Leadership and Strategic Decision Making Under Exogenous Shocks Such as COVID-19

Leadership and Strategic Decision Making Under Exogenous Shocks Such as COVID-19

DOI: 10.4018/978-1-6684-4358-3.ch005
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This manuscript addresses three topics relevant to the field of leadership and strategy. The topics include the effect of individual and group decision processes on leadership decision-making, the newest directions and developments in the strategic leadership literature, and the effect of exogenous shocks such as COVID-19 on leadership decision-making. It includes a thematic literature review on individual and group processes in leadership decision-making. It addresses affective and cognitive processes, cognitive biases and heuristics, group decision-making, and affective and cognitive processes in individual decision-making. It describes the latest literature on strategic leadership decisions under uncertainty and artificial intelligence as an aid to decision-making. It includes a discussion of exogenous shocks such as COVID-19 on strategic leader decision-making. It also describes the impact of exogenous shocks on small and medium-sized enterprises, crisis management, stress on decision-makers, effective decision-makers, and leader behaviors that impact crisis decision-making.
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Leadership Decision-Making

No topic is as essential to success in leadership as effective decision-making. Unfortunately, leadership decision-making is a complex, fuzzy, and challenging topic for practitioners and scholars. Decision-making occurs inside the black box of organizational leaders’ and members’ minds and often within a vast array of corporate boundaries and communication links (Kleinbaum & Stuart, 2014). Despite the challenging terrain of organizational settings, people carry out decision-making, and decision-makers are simply individuals or small groups. The distinctive ability of humans to make good decisions and choose appropriate means to achieve relevant goals has resulted in unprecedented historical advancement and success (Hastie & Dawes, 2010). Multiple group and individual processes affect decision-making, and they can be divided into categories based on whether the processes are affective or cognitive (Vinokur, 1971). Some recent research publications in strategy development and execution discussed cognitive biases, strategic decision-making, and the context of uncertainty. Other published work examined the use of simulations to approximate decision-making situations, artificial intelligence (AI) as an aid to decision-making, and the quest for temporary competitive advantage (Acciarini et al. 2020).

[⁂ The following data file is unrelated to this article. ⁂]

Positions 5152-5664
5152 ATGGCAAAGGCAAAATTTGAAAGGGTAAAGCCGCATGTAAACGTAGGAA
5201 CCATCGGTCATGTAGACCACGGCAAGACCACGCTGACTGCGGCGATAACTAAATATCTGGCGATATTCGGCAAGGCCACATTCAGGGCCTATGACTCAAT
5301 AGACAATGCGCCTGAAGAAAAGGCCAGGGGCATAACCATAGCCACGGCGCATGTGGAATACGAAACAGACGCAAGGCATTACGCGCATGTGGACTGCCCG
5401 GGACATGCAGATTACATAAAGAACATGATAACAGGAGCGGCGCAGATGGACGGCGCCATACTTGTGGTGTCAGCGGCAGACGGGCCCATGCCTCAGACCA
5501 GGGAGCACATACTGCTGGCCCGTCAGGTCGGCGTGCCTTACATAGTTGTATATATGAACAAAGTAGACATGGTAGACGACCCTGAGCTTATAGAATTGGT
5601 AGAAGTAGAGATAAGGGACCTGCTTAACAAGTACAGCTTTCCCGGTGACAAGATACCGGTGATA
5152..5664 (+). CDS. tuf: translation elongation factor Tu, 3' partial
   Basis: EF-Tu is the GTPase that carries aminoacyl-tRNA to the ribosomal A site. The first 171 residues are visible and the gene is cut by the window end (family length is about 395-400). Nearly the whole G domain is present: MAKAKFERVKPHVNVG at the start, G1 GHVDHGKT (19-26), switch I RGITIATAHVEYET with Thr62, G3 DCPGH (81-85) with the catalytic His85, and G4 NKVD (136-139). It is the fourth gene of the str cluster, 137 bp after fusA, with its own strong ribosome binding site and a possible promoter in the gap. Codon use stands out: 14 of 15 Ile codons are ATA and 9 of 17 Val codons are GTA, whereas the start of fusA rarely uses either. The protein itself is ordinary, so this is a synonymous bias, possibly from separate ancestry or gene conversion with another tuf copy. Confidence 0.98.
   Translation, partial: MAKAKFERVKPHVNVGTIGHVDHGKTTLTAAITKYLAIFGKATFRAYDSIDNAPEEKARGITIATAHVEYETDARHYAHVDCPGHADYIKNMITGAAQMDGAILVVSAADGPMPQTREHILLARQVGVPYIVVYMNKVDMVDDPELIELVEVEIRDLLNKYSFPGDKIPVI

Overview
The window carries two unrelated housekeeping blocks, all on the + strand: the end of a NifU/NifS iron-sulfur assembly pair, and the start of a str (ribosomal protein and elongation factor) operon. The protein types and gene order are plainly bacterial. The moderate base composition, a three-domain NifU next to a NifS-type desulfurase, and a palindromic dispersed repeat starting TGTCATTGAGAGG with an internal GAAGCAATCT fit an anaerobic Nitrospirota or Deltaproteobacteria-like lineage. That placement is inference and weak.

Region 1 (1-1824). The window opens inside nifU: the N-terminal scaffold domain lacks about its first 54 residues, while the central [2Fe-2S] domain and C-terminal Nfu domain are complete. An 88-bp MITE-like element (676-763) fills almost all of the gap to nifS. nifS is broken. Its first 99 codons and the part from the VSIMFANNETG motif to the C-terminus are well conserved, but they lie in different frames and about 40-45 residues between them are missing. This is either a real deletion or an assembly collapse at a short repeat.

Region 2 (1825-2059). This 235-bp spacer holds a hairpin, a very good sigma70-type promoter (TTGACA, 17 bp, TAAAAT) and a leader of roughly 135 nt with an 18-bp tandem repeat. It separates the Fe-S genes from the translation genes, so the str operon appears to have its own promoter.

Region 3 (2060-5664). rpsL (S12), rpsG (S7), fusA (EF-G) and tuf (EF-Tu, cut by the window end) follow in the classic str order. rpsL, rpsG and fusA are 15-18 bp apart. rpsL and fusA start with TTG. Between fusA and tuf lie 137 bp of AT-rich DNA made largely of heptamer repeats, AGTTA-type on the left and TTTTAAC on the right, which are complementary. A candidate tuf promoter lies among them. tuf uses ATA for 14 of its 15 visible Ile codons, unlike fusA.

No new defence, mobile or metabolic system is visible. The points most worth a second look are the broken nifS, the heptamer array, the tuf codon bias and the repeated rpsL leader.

The COVID-19 pandemic created a profound exogenous shock to societal and economic structures. This shock landed on all organizations but appeared to create an incredibly challenging situation for small and medium-sized firms due to their unique characteristics. The new reality created by the pandemic ushered in a severe crisis and the need for novel approaches to business decision-making. The correct lens for examining the outcomes involves an application of crisis management and leadership decision-making under crisis. The challenges associated with COVID-19 and the pandemic profoundly impact all areas of organizational and social life, and leadership decision-making is no exception.

Key Terms in this Chapter

Heuristics: Are simple, efficient rules, either learned or inculcated by evolutionary processes. These psychological heuristics have been proposed to explain how people make decisions, come to judgements, and solve problems.

Conformity: Is behavior in accordance with socially accepted conventions or standards.

Ambiguity Intolerance: Is a psychological construct that describes when individuals view ambiguous stimuli or events as a threat.

Mental Accounting Bias: Is when people treat assets as less fungible than they really are and then become susceptible to biased thinking, also known as the “two-pocket theory.”

Crisis Management: Is the process by which a business or other organization deals with a sudden emergency situation.

Meaning-Making: Is the process by which people interpret situations, events, objects, or discourses, in the light of their previous knowledge and experience.

Ambiguity: Is the quality of being open to more than one interpretation, i.e., inexactness.

COVID-19: Is defined as illness caused by a novel coronavirus called severe acute respiratory syndrome coronavirus 2 (SARS-CoV-2; formerly called 2019-nCoV), which was first identified amid an outbreak of respiratory illness cases in Wuhan City, Hubei Province, China.

Availability Bias: Is the human tendency to think that examples of things that come readily to mind are more representative than is actually the case.

Loss Aversion Bias: Is when a real or potential loss is perceived by individuals as psychologically or emotionally more severe than an equivalent gain.

Habits: Are a settled or regular tendency or practice, especially one that is hard to give up.

Crisis: Is a time of intense difficulty, trouble, or danger.

Affect: Is emotion or desire, especially as influencing behavior, or action.

System One: Is our faster, automatic, intuitive, and emotional mode of thinking.

Competitive advantage: Is a condition or circumstance that puts a company in a favorable or superior business position.

Decision-Making: Is the process of making choices by identifying a decision, gathering information, and assessing alternative resolutions.